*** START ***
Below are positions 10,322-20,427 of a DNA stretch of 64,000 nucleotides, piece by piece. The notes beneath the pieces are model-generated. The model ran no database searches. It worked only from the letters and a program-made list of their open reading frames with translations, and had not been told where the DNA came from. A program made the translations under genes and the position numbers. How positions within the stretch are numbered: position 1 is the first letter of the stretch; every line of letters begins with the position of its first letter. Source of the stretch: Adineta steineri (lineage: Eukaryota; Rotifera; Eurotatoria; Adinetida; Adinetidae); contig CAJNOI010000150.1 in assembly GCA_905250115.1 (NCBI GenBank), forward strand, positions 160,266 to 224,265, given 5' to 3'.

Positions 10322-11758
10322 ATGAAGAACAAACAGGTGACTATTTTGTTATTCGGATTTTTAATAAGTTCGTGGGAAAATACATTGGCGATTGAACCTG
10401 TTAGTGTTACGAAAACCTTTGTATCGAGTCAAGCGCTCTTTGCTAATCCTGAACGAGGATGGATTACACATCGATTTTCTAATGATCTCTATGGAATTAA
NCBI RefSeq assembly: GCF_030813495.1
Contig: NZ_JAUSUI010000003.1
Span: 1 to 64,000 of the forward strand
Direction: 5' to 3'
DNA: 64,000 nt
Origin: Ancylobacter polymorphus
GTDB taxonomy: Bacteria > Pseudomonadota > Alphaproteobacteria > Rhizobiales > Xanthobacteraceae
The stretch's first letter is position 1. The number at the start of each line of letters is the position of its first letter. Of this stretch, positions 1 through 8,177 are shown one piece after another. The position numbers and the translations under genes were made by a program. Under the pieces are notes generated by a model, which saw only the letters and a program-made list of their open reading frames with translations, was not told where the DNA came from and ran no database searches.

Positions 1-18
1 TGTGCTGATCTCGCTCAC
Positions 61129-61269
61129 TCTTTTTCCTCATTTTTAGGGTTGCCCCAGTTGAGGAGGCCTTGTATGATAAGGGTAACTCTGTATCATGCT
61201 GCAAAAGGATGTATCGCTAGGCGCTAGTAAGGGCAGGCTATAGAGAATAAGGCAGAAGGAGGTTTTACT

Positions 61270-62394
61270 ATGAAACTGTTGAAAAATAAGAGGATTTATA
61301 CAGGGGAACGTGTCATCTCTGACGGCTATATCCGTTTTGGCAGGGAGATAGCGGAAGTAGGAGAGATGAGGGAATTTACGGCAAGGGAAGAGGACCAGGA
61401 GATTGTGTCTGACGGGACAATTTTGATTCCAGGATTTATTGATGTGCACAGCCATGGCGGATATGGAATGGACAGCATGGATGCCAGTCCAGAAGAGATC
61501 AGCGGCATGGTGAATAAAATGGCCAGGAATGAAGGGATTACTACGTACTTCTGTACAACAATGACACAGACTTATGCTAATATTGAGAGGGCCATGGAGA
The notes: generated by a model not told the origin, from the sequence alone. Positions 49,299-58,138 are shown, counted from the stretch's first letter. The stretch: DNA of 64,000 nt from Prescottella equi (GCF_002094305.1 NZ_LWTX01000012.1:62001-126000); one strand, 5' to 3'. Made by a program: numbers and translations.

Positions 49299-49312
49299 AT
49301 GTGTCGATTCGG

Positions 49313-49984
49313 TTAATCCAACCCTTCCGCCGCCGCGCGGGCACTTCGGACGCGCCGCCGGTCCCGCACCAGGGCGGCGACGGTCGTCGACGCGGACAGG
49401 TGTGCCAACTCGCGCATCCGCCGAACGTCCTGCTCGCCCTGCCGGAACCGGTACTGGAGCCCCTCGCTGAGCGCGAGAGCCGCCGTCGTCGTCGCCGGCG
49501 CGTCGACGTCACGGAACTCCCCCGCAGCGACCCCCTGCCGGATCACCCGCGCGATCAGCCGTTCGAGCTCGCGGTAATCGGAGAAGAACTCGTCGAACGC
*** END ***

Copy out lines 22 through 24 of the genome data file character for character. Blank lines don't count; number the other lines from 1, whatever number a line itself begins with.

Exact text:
61501 AGCGGCATGGTGAATAAAATGGCCAGGAATGAAGGGATTACTACGTACTTCTGTACAACAATGACACAGACTTATGCTAATATTGAGAGGGCCATGGAGA
The notes: generated by a model not told the origin, from the sequence alone. Positions 49,299-58,138 are shown, counted from the stretch's first letter. The stretch: DNA of 64,000 nt from Prescottella equi (GCF_002094305.1 NZ_LWTX01000012.1:62001-126000); one strand, 5' to 3'. Made by a program: numbers and translations.

Positions 49299-49312